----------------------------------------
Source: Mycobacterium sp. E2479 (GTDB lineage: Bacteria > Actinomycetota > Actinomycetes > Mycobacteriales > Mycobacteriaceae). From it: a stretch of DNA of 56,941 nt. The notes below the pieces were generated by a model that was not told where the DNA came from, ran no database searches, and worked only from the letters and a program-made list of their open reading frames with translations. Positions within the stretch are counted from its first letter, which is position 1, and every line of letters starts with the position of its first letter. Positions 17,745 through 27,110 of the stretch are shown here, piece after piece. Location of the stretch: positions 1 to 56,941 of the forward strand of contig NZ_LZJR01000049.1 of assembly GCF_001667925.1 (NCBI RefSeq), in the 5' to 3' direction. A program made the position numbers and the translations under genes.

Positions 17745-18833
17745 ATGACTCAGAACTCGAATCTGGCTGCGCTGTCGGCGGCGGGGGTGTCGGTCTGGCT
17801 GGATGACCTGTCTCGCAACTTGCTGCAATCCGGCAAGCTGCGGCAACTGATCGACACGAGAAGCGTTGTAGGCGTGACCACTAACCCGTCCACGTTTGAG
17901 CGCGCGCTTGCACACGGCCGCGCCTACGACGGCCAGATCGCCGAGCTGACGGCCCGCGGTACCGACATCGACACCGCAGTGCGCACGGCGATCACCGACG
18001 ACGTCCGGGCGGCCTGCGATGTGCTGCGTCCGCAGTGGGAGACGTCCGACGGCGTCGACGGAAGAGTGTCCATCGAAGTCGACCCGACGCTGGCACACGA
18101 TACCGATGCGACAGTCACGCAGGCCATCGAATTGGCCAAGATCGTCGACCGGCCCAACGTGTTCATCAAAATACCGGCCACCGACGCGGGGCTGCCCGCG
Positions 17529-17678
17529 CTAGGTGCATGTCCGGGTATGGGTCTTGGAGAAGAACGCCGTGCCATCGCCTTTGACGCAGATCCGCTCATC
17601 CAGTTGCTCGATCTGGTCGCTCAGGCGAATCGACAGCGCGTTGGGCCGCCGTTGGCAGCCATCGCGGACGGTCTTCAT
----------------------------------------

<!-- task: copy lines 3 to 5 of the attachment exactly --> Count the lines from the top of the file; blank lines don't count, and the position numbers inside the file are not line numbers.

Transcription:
17745 ATGACTCAGAACTCGAATCTGGCTGCGCTGTCGGCGGCGGGGGTGTCGGTCTGGCT
17801 GGATGACCTGTCTCGCAACTTGCTGCAATCCGGCAAGCTGCGGCAACTGATCGACACGAGAAGCGTTGTAGGCGTGACCACTAACCCGTCCACGTTTGAG
17901 CGCGCGCTTGCACACGGCCGCGCCTACGACGGCCAGATCGCCGAGCTGACGGCCCGCGGTACCGACATCGACACCGCAGTGCGCACGGCGATCACCGACG